Solano

Citing a lack of sufficient funding and staff, Third Judicial District Attorney Henry Solano wrote that he would soon have to start dismissing some cases in Huerfano County, which, along with Las Animas County, constitutes the Third Judicial District. In a letter to Huerfano County residents dated Tuesday, July 9, DA Solano wrote that his decision “is required under the ethical guidelines in order to appropriately handle cases based on an appropriate caseload per attorney, and sufficient support staff to assist with the prosecutions.”

Noting that the current appropriation for the county only supported one prosecutor and one staff person, plus the portion of Solano’s time needed to directly prosecute Huerfano County cases, he noted that more and more of his time was being taken up by the Huerfano County cases. “Since January 2018, I have handled the full felony District Court caseload in Huerfano County, working 70 – 80 hours per week. A Deputy District Attorney handled the County Court Docket. Since 2017, my first year in office, the Huerfano County Court docket, including misdemeanors and traffic, has remained at around 880 cases per year, plus those that carry over from the prior year.

“In 2017 there were 163 Huerfano County felony District Court cases. In 2018, I handled 284 new Huerfano County felony District Court cases, plus those that carried over from 2017, at least 30 – 40 cases a year. That is a 175 percent increase of felony cases without any additional funding, including any new staff. The number of cases for prosecution in 2019 has continued to grow. In fact, until two weeks ago, the felony cases filed in Huerfano County were ahead of Las Animas County, which has twice the population. That has never happened before. There are not only more cases, they are higher level and more complex than before. By the end of 2019, there will be between 320 and 340 new Huerfano County felony District Court cases. This would double the number from 2017. The County Court misdemeanor and traffic cases will still be around 880 for 2019.”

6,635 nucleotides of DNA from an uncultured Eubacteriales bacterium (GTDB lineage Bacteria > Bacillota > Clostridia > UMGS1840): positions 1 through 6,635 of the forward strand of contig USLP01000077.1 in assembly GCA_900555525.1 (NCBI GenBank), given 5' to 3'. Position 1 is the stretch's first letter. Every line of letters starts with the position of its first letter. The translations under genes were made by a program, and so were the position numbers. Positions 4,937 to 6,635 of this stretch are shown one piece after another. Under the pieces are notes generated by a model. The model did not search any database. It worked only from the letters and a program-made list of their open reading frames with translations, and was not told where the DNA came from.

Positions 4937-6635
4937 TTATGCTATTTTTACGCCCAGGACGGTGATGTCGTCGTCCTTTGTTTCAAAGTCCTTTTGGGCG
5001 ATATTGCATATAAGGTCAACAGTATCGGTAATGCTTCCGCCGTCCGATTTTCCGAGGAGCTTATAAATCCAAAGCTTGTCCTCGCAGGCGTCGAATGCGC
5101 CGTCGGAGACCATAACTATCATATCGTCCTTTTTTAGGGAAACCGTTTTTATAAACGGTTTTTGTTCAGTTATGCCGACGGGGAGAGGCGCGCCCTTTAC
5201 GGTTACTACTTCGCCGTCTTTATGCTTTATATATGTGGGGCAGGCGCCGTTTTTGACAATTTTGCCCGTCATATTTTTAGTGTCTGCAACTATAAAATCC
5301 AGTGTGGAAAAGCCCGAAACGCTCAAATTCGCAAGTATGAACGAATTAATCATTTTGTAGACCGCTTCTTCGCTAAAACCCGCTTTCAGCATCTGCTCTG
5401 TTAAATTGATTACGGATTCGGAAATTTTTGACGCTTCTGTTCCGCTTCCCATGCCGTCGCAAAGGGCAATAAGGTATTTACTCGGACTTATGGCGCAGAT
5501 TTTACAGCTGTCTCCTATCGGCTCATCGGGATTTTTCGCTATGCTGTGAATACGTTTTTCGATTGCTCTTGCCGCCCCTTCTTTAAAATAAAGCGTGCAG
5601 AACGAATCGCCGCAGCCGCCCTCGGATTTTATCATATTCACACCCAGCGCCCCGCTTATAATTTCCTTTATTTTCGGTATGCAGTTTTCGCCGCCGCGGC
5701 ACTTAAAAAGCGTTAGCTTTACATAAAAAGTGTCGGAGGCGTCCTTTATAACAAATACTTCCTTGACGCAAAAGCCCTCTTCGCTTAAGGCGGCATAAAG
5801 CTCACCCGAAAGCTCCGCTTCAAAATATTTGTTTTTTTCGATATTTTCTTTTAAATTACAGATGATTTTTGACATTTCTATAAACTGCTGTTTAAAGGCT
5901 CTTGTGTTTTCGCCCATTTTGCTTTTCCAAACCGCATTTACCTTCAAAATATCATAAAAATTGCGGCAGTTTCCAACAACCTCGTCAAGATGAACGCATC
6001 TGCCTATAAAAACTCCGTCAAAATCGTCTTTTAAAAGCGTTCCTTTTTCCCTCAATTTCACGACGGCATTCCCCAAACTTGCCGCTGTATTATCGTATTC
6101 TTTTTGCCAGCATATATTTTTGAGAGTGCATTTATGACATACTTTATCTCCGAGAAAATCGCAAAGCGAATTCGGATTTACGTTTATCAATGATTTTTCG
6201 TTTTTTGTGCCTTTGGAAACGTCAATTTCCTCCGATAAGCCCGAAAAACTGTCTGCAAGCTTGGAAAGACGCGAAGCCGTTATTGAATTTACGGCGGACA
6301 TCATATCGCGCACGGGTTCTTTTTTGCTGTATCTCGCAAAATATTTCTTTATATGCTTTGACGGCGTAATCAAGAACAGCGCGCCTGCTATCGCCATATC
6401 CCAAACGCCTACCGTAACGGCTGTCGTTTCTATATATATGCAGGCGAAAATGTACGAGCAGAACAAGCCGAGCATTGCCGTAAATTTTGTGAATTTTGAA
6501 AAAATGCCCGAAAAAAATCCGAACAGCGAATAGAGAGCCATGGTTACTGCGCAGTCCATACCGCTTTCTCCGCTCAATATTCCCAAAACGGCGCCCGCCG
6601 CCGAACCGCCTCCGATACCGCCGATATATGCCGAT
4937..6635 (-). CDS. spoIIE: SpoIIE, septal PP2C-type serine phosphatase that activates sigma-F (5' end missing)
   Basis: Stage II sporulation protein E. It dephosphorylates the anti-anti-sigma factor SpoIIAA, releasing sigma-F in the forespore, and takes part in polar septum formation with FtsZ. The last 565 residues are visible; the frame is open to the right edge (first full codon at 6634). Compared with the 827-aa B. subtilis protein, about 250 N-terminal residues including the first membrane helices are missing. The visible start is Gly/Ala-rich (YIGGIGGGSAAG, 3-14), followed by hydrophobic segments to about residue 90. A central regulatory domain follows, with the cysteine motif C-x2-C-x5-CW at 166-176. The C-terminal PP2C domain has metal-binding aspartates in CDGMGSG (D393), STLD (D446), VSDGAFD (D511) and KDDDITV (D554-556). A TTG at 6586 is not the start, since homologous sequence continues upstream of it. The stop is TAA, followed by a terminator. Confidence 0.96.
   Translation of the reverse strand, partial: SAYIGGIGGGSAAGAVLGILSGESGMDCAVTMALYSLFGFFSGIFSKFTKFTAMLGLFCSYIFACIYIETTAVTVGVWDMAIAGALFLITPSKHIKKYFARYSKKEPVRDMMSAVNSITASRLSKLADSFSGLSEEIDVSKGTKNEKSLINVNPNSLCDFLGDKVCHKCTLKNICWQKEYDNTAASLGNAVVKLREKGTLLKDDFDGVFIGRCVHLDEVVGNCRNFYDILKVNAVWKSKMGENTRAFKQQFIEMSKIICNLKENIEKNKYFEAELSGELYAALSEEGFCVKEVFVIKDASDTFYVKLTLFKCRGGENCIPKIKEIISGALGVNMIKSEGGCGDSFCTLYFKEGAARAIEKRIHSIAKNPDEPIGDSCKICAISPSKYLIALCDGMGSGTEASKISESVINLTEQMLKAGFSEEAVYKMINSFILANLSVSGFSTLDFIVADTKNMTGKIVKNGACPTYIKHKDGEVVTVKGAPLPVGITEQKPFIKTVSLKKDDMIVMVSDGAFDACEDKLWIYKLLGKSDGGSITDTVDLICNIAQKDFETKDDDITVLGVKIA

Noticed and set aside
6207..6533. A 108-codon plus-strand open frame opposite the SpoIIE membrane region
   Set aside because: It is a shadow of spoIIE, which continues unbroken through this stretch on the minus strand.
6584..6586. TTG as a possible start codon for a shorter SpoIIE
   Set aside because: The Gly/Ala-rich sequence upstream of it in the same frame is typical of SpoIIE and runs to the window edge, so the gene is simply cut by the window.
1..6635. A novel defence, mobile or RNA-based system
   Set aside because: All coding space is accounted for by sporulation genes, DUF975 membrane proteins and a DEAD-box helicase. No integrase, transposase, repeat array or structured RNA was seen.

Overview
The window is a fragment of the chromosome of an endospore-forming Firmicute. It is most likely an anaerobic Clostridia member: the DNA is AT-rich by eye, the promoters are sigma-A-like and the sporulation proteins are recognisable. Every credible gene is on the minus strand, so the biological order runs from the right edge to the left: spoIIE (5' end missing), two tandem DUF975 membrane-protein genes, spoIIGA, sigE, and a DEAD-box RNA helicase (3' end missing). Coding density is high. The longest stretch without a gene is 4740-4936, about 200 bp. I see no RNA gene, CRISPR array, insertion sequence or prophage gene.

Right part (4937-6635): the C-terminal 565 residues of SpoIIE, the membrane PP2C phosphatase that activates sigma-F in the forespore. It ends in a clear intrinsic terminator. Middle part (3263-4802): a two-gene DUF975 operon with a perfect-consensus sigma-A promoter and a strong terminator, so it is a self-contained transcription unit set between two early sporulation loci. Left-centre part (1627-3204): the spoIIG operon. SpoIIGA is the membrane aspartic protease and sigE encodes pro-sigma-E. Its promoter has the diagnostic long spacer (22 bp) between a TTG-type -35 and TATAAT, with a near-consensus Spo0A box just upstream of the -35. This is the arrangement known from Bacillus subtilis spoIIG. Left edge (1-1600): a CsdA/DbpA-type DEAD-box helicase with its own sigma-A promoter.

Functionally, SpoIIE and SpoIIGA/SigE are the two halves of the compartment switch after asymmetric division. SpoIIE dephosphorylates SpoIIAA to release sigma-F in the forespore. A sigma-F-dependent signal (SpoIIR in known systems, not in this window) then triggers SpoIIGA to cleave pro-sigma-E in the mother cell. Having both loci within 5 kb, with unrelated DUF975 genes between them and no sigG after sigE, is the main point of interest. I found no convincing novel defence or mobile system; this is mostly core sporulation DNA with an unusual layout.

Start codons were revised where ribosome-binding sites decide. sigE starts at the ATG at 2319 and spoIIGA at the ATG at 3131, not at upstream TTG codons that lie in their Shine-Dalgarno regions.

He noted that funding and staffing levels in Huerfano County had remained at the same levels as in 2017, “with that being below the amount necessary then.” The actual level of funding for the new level of felony cases required at least two additional prosecutors and two additional support staff people. Huerfano County commissioners had rejected his request to place the 1A ballot initiative on the November 2019 ballot in order to provide additional funding for the DA’s Office for Huerfano County prosecutions. With his request rejected and no new funding apparently in sight to handle the expanded filings, “I have no other choice but to dismiss prosecutable cases, citing the lack of funding in Huerfano County. This is the only way to appropriately, professionally and ethically handle the situation.

“The simple analogy is like the rancher who only has enough feed for half his herd. At some point, he has to sell off half his herd in order to appropriately handle the rest, The first adjustment I will make is to only handle more serious County Court cases such as DUIO, traffic accidents involving major injury or death, assaults and domestic violence. All others will be dismissed, citing insufficient funding.